July 08 2016
MediaBreaker/Studios, a free tool to teach students how to critically dissect election advertising and media, can be used in conjunction with opportunities and resources from Letters to the Next President 2.0 to, as our partner The Lamp says, “Break the Election.”
Just because students are too young to cast a vote doesn’t mean they’re too young to have a voice in an election. The LAMP’s Break the Election programming (designed for the 2016 presidential election, but useful any time) is an opportunity for educators to help youth understand how media impact elections, and to demand transparency from elected officials. In Break the Election, students remix and critique actual political commercials, news coverage and more to pull back the curtains on misinformation, bias or persuasive techniques sometimes used to sway public opinion and win votes. Break the Election is not about partisanship. It’s about helping young people find their voices, practice critical media literacy skills and become active, engaged citizens.
This guide will introduce you to the world of political advertising, and show you how to Break the Election with your students using The LAMP’s free MediaBreaker/Studios platform and technology. If you’re new to the tool, we suggest you visit our Quick Start Guide for Teachers.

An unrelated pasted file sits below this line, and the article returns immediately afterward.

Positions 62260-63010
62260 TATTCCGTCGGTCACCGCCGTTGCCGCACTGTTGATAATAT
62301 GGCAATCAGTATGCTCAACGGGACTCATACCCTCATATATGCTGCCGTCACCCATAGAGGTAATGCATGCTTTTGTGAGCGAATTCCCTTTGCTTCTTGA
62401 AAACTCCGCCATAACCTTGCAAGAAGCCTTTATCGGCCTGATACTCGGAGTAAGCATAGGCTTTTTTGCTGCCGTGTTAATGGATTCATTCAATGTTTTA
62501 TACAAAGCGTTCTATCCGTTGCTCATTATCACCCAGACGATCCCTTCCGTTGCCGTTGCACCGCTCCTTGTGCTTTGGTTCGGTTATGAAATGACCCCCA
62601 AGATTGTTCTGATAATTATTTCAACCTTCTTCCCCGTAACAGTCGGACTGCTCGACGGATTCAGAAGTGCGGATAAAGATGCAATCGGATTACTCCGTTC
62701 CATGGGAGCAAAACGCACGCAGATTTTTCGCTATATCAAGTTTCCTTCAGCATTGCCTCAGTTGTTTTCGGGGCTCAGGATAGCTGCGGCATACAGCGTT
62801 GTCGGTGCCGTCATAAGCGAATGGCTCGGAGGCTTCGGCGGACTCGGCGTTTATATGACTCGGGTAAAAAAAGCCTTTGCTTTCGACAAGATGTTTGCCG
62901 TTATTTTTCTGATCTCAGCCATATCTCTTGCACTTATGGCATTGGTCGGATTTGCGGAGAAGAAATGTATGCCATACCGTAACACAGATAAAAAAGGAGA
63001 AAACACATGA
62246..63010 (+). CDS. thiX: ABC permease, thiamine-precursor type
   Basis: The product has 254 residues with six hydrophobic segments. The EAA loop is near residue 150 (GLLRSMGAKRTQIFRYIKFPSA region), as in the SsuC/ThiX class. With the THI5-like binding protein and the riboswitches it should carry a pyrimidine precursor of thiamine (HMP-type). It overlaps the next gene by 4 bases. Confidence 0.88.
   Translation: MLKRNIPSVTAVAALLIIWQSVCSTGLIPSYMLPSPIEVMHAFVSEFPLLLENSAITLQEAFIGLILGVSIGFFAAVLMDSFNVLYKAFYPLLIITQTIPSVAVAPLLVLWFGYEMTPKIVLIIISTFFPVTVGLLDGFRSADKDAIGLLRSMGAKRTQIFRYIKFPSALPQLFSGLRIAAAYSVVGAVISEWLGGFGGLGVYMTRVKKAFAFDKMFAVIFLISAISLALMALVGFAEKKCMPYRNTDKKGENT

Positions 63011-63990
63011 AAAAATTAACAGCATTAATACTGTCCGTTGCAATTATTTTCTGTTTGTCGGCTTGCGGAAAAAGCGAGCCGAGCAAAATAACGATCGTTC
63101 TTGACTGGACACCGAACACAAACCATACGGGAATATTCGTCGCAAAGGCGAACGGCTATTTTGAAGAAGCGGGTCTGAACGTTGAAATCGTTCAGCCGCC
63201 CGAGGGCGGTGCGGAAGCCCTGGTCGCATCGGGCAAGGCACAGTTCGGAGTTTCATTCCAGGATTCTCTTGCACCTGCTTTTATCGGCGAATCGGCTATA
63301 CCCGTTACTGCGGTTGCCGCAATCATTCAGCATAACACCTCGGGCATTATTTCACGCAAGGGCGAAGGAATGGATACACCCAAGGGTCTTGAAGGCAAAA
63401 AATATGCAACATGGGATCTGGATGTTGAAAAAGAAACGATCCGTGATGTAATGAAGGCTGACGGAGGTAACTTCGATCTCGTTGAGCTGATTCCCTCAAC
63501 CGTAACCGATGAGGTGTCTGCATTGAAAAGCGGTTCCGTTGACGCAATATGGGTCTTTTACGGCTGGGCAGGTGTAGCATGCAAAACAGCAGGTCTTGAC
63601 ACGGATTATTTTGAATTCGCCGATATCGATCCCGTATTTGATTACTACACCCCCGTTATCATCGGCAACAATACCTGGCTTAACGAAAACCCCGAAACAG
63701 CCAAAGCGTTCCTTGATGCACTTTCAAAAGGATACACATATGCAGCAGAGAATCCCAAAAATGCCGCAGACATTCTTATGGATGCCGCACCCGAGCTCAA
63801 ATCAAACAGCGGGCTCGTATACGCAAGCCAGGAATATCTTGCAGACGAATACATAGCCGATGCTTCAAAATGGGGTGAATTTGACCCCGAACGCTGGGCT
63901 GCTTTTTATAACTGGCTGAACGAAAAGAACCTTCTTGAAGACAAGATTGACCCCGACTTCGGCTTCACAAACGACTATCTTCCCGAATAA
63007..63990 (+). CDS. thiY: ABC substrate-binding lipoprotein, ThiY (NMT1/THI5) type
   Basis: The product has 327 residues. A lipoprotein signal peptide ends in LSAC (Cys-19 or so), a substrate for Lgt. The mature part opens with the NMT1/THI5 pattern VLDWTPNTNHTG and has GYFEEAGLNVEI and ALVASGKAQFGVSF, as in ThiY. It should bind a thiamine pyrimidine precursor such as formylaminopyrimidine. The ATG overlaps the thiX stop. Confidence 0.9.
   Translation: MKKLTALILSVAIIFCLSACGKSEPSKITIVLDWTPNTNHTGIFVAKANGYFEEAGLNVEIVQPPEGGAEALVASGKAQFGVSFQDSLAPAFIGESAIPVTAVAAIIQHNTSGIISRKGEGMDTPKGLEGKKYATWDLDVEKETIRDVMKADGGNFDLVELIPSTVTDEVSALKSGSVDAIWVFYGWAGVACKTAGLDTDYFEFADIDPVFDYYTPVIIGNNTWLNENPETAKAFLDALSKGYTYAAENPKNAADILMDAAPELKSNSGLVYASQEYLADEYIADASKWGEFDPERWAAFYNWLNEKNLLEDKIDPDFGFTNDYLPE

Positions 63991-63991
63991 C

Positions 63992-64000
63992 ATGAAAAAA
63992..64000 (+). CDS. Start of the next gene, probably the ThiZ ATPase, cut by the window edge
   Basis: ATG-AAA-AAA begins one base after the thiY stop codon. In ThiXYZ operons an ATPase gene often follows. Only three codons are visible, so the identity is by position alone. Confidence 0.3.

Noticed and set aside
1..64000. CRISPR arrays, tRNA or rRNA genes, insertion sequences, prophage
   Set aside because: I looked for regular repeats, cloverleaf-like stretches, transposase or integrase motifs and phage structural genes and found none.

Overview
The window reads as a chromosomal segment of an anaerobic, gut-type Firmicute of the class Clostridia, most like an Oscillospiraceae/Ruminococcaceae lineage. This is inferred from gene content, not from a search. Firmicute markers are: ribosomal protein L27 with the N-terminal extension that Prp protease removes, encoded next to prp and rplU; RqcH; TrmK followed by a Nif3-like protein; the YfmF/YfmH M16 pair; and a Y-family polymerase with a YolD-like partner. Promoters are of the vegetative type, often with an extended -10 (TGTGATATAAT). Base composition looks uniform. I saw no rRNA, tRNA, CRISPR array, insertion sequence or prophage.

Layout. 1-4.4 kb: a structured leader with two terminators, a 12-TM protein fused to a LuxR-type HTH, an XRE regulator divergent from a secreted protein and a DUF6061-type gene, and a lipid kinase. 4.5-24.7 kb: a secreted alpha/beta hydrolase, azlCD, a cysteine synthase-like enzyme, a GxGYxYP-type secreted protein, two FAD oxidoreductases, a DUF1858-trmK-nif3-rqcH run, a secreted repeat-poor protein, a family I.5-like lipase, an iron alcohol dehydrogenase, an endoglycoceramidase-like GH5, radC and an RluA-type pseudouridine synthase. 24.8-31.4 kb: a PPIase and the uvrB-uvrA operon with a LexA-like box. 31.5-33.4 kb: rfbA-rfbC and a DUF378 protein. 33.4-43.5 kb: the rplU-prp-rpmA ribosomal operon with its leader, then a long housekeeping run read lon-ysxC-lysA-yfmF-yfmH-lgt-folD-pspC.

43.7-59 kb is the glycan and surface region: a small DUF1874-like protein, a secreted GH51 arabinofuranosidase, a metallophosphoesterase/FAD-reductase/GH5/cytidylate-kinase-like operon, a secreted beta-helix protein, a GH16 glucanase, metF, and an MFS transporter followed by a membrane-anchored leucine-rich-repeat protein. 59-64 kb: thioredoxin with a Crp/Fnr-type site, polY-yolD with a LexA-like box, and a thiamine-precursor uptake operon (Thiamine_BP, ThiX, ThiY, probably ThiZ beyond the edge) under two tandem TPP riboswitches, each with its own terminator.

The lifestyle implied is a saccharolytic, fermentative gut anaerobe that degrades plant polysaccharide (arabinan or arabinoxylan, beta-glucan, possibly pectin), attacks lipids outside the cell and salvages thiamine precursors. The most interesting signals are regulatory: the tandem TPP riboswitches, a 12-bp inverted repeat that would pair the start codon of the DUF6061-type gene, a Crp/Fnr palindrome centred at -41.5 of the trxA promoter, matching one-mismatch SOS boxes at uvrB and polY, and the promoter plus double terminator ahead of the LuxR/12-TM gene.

The run-up to a presidential election in the United States gets longer and longer every four years, and the amount of political advertisements bombarding us has greatly increased, as well. With an estimated $4.4 billion to be spent on advertising in the 2016 election year, there doesn’t seem to be any stopping the tide of political ads. Political advertising, however, is not new in American politics, though the form and language of campaign ads have changed quite a bit over time.
In the 1800s, before television and radio, and long before the Internet, newspapers were the dominant mass medium of the day, though even the largest newspapers had a very limited reach. Presidential candidates had to rely on more imaginative means to communicate their message across the vast continental United States. Campaign songs, with words set to popular melodies, were an effective way to cement a candidate’s name and story within the popular culture. These songs were distributed across the country in songbooks, and campaigns would organize glee clubs to introduce the songs to audiences. “Tippecanoe and Tyler Too” is perhaps the most famous campaign song from this era. Much like their historical predecessors, modern political campaigns make use of established popular music to communicate certain ideas and emotions to their audience, like Bill Clinton’s use of Fleetwood Mac’s “Don’t Stop (Thinking About Tomorrow)” or Mitt Romney’s use of Kid Rock’s “Born Free.”